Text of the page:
Where are we with costs? In 2010, the BOM for a good smartphone like the HTC Droid was around $163. Chinese manufacturers of Android phones were then forecast to achieve a BOM of below $100. In 2011 the component costs for high-end smartphones dropped below $150 and $100 were again forecast to be achievable within 12 months. Does the trend continue and costs drop to $50 and below?

Well, that would be too simple to conclude. Smartphone manufacturers are under expectation to do more, surprise the consumer markets with ever fancier features, with near-field communication interfaces, built-in electronic wallets, even higher quality displays, more memory space, better maps, faster radio access etc. Though the BOM for the iPhone 4S was said to be down to at least $132 in the meantime, the iPhone 5 is said to come with components worth $167. The Nokia Lumia 900 was said to feature a components cost tag of $209. Mind, those figures depend strongly e.g. on the assumptions made on phone features like memory space. The HTC Thunderbolt reaches even $262 which appears to be due to its 4G LTE feature. A Qualcomm 4G LTE set of chips with a bit of memory amounts to nearly $40.

A quick calculation would be 3G/4G radio $15 – $35, display and touchscreen $21 – $25, battery $3, camera $6 – $10, processor $14 – $28, memory $9 only to name a few components. A lower bound then would be at least say $68. To get a Firefox-OS driven smartphone proposition to take off in Latin America or India for a population which couldn’t afford high-end smartphones before, how much could the sales price be above $68? A web-based phone with lots of Javascript in it still needs fast execution and a fast processor. Equally, those HTML 5 consumer apps will have appetite to communicate with the network, to send heartbeats and to poll content servers which tends to increase the amount of radio resource signalling and to eat away from battery life.  So, good components seem useful. Also, would it be fun to consume HTML 5 apps CSS-styled and Javascript-face-lifted on a crappy touch display? Probably not. That indicates that Firefox OS-devices may not escape with mega-cheap phone components. Which puts a lower limit on the bill of materials. Which in turn might bring it back into the competition/collision space with Android and other smartphone platforms. Therefore, Rob Hawkes is right on the Mozilla hacks blog [14]:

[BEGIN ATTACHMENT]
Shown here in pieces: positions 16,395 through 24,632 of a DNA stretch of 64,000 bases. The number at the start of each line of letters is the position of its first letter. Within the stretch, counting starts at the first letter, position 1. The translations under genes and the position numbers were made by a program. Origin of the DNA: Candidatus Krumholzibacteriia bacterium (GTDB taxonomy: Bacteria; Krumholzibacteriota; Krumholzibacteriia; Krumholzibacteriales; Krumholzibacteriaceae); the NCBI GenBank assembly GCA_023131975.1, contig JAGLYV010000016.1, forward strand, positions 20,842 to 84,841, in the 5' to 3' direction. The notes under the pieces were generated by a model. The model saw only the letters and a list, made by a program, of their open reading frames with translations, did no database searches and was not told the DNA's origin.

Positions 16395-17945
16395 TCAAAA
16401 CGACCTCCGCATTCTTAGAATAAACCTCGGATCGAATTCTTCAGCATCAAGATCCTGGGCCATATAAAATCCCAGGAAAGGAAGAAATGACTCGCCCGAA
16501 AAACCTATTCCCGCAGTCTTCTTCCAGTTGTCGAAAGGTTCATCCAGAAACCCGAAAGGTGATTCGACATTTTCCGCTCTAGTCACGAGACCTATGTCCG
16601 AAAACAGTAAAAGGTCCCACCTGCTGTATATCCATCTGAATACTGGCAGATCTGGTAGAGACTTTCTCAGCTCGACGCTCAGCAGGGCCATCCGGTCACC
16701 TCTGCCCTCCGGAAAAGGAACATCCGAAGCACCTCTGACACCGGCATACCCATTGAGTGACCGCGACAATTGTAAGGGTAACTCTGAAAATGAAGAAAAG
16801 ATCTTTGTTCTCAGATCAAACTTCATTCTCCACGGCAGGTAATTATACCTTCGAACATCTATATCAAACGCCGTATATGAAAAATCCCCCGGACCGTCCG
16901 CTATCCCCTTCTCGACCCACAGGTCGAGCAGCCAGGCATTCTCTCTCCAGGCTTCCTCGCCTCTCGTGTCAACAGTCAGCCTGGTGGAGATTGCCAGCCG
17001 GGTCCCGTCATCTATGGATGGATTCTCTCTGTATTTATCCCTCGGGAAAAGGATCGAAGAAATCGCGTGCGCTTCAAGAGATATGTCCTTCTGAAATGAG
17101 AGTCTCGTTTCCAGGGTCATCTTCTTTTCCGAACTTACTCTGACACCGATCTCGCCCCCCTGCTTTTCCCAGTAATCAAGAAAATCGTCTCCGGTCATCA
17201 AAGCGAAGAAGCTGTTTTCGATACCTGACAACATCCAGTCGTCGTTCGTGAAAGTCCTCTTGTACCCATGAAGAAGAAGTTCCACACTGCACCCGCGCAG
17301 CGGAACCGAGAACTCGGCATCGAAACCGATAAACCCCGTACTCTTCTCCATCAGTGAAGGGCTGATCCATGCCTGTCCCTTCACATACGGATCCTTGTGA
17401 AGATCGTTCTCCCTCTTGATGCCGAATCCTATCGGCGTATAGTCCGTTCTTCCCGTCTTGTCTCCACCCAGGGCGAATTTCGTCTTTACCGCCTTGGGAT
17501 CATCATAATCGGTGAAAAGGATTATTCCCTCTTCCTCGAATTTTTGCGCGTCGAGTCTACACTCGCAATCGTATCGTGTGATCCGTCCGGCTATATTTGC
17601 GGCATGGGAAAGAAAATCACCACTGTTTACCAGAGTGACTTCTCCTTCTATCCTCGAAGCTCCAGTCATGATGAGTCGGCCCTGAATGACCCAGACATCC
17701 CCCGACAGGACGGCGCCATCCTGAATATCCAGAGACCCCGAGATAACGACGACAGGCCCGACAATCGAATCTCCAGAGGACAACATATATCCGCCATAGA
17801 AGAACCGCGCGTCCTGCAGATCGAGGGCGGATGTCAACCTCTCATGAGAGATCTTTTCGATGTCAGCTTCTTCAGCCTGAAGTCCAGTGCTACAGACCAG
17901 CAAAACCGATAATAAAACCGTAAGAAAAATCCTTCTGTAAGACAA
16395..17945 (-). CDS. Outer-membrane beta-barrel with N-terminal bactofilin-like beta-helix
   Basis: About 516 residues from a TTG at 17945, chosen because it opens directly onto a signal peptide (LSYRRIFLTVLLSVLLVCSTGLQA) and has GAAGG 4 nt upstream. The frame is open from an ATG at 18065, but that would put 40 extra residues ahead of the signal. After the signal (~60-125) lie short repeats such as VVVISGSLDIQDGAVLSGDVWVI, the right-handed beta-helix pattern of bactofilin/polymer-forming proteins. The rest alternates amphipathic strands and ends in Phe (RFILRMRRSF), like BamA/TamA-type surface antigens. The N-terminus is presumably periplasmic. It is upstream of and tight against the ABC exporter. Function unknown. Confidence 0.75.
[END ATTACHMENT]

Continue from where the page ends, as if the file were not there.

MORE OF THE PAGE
“Another of the challenges is making sure that the phone runs as fast as possible, creating the best experience possible. This also relates to questions raised within the developer community around the performance capabilities of JavaScript, particularly when it is used to do things that are perceived to be complex, or when it is compared against ‘native’ technologies. This is a challenge that we are taking very seriously and one which we feel we can overcome. “

Developer communities: Creating a big and sustainable developer community is a major effort. Big money has been poured into developer communities, from Microsoft, to Google to Nokia just to mention a few. A buzzing developer community is a major boost to any device platform. However, developers are a demanding species: They are keen to be associated with a “cool platform” (see iPhone or Android) and they love to get their stuff (apps) sold in top class app stores. Beyond that, they like productivity enhancing tools. Where is Mozilla in this regard with creating a developer community around Firefox OS specifically for mobile? Where is the big money coming from? Are the pockets of the Firefox OS proponents as deep as those of Microsoft or even the cash-rich Apple?

An apps market place: Rob Hawkes also mentions the difficulty of managing an open, distributed market place. Mind: a market place as Google Play or the Apple App Store is not that “open”. Certainly Apple’s App Store is tightly controlled and not specifically distributed, which may have its own benefits when it comes to quality control. The Firefox OS market place at least seems to be still highly confidential and only accessible for true Mozillians [15], though some pictures have already leaked [16].